Reflections on whether Christine and Amber Lundy should now be allowed to 'rest in peace'
This opinion piece has been reposted following news the Privy Council has quashed Mark Lundy's conviction. He now faces a retrial - CK.
In 1983, with criminal defence lawyer Mike Bungay, I co-authored Bungay on Murder, a book about murder and murderers in New Zealand. I learnt a great deal about the topic from working with Mike, much of it surprising (he preferred women jurors to men in rape trials) and I’ve maintained my interest in murder cases ever since.
It was Mike’s view that in cases where an accused’s guilt could neither be proved not disproved, his (the vast majority of homicides are committed by men) attractiveness or lack of attractiveness in personality or appearance or both, could have a significant bearing on a jury’s decision.
I was reminded of this by the news that Mark Lundy has won the right to appeal to London’s Privy Council against his conviction for the murder of his wife and daughter. Lundy is an obese, highly unattractive man; his histrionic display of grief at his wife’s and daughter’s funeral was both pathetic and bizarre; he was a user of prostitutes. None of this would endear him to a jury.
On hearing the news that Lundy had won the right to appeal his conviction to the Privy Council, one Palmerston North citizen told the Manawatu Guardian, ‘I believe he did it. I drive down there (to Wellington) three times a month and if he did it at that speed, he must be a Formula One driver. But I still think he’s just a pig and needs to accept what he’s done.’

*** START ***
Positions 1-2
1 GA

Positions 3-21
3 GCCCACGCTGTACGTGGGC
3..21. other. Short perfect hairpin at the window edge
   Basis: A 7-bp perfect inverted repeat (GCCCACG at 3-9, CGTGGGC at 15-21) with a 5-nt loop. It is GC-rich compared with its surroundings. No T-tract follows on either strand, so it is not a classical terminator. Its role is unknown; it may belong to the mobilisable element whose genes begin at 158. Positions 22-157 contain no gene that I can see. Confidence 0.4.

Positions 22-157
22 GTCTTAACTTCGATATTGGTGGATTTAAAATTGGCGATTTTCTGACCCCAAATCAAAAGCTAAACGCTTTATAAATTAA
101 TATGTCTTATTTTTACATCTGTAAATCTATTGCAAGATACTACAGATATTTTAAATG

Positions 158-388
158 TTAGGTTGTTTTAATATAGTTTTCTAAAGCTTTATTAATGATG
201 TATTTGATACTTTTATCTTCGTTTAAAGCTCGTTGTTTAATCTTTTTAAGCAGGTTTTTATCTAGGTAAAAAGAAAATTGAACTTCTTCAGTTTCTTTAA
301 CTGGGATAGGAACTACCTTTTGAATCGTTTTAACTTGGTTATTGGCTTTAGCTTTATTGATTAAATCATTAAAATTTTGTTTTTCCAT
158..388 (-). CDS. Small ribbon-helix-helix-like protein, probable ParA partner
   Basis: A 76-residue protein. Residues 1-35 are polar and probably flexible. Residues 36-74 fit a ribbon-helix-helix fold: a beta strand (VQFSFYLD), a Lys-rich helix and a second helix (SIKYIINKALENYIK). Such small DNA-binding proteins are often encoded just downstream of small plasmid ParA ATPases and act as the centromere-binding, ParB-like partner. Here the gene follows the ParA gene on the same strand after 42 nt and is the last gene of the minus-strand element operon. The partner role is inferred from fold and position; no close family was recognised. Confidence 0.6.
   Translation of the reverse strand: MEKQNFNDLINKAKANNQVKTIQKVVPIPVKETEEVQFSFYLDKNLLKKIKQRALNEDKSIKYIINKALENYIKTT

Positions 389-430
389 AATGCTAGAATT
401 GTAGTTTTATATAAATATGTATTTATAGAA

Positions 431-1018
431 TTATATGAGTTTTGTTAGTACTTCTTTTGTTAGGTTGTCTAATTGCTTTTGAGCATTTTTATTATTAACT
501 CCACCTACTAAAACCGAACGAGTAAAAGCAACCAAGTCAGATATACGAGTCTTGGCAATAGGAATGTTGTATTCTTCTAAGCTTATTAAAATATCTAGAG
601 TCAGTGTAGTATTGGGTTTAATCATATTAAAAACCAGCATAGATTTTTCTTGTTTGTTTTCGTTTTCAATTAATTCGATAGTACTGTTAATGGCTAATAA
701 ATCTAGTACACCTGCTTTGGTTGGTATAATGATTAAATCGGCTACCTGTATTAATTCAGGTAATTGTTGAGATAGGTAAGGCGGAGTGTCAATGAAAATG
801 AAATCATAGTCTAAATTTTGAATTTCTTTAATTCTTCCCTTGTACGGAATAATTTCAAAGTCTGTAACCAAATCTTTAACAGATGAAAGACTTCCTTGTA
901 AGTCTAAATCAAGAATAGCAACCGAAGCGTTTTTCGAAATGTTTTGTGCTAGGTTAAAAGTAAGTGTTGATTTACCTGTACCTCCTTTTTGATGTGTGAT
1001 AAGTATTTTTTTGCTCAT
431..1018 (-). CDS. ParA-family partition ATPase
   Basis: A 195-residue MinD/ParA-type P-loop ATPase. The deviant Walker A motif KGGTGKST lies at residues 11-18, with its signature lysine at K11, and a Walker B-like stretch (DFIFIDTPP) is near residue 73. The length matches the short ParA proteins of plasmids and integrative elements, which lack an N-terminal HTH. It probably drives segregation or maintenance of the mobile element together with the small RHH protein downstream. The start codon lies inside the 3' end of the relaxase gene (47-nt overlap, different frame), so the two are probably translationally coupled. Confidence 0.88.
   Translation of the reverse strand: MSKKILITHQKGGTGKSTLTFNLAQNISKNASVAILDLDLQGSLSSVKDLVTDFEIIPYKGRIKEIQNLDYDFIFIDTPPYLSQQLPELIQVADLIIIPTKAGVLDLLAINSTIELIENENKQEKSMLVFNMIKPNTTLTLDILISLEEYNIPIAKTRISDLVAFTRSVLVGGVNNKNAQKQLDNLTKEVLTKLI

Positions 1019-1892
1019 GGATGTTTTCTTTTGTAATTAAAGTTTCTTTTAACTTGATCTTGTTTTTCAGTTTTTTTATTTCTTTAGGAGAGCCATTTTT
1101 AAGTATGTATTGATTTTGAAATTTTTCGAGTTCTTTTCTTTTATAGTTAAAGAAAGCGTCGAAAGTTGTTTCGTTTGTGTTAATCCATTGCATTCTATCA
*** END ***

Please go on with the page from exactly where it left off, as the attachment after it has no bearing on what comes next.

Imagine this guy on the Lundy jury. He says, ‘I believe he did it.’ That’s a guilty vote. Then he says his personal driving experience tells him that Lundy couldn’t possibly have made the critical Petone – Palmerston North – Petone trip in the time the Prosecution claimed. That’s a not guilty vote. Finally he opts for guilty because, ‘I still think he’s just a pig.’
Being a fat pig is a distinct disadvantage for an accused person in a murder trial.
It’s been my view for some years that neither Lundy nor Scott Watson should have been convicted of murder. Both verdicts hung on DNA evidence.
The probative value of DNA evidence is fairly obvious. If your semen is found on the victim’s underwear in a rape case, and you say you never saw the woman before in your life, your chances of acquittal are slim. Prosecution experts will tell the jury that you’re X million times more likely to be the rapist than anyone else. X million! ‘Take him down!’
There are two problems here. First, Prosecution and Defence will almost certainly offer conflicting expert testimony on the reliability of the DNA evidence. An ordinary juror, however intelligent, is unlikely to be able to assess the scientific validity of either argument.
Their Lordships may have a better chance. Lundy’s British lawyer, David Hislop QC, has said the appeal will pivot on the science used to identify human tissue found on Lundy’s shirt. He told Radio Live: